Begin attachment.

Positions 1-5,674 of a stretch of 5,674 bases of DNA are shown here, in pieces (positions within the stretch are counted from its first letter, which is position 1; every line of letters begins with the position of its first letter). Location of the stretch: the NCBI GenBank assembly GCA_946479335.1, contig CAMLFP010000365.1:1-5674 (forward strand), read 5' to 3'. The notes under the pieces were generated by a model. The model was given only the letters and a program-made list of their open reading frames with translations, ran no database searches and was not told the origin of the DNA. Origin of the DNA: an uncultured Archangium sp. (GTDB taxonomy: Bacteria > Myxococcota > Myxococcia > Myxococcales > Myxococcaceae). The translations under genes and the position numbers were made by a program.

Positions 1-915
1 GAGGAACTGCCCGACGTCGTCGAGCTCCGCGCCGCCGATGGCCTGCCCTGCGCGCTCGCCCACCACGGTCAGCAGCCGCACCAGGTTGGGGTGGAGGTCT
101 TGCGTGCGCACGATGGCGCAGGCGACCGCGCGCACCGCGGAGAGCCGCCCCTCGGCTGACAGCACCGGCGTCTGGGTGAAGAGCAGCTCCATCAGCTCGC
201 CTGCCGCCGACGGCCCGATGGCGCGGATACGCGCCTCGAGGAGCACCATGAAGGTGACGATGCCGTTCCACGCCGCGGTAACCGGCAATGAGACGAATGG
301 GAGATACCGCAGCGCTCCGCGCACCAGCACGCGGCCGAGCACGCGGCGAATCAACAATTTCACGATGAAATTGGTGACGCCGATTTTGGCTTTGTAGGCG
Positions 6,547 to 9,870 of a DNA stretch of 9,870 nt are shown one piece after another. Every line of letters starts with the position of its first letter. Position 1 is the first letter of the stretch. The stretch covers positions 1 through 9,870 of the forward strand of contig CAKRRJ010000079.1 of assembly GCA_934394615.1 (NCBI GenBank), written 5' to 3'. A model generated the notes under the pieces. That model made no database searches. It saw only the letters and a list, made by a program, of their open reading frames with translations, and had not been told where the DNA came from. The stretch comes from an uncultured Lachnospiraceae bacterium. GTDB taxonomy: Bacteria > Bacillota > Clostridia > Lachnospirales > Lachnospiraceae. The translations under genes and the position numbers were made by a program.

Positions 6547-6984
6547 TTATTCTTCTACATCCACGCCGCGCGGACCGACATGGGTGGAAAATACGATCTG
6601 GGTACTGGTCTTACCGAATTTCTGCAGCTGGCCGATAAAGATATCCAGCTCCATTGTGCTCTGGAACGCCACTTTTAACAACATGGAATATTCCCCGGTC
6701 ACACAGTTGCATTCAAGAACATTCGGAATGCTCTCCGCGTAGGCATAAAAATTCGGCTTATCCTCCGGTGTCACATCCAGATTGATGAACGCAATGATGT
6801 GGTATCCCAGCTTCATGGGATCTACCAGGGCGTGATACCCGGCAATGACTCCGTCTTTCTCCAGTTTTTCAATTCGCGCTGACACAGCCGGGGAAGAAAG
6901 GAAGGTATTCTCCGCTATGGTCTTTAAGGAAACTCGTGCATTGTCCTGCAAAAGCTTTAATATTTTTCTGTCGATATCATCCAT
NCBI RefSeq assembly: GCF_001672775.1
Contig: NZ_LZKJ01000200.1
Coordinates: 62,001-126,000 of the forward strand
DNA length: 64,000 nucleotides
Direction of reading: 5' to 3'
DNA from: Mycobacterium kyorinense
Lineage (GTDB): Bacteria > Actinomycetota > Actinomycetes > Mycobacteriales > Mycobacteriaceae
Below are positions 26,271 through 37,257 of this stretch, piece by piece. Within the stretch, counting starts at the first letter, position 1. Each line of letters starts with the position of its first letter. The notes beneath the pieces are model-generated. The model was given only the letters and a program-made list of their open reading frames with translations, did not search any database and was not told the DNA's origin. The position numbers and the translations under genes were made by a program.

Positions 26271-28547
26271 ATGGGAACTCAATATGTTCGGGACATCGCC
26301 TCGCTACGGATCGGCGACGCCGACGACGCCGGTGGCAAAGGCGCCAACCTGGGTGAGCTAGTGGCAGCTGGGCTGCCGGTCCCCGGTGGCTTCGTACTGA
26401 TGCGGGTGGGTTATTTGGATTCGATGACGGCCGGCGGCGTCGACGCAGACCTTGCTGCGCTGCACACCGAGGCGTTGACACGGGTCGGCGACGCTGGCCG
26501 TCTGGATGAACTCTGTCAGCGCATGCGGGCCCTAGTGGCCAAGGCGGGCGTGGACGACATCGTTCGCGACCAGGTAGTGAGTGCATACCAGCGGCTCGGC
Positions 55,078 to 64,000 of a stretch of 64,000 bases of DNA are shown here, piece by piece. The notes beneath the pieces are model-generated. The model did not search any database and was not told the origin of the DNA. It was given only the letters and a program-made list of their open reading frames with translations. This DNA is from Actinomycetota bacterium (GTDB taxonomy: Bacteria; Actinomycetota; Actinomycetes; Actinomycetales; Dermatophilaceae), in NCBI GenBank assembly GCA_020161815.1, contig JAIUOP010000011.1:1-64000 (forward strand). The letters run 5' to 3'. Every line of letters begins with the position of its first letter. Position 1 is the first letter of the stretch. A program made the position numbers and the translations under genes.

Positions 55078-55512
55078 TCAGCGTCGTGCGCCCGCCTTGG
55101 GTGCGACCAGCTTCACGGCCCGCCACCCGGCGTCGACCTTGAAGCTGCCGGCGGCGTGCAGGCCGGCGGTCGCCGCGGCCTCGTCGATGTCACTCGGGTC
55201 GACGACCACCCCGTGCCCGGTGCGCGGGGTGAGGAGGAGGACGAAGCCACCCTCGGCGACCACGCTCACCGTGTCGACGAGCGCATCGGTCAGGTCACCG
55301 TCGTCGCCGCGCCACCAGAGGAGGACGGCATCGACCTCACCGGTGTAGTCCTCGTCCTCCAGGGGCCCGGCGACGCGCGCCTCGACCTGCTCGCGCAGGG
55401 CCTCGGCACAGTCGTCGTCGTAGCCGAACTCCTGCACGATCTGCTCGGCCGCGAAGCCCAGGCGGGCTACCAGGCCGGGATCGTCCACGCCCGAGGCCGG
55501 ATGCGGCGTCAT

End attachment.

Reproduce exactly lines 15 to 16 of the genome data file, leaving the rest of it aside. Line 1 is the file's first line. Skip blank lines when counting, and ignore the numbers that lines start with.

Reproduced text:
Contig: NZ_LZKJ01000200.1
Coordinates: 62,001-126,000 of the forward strand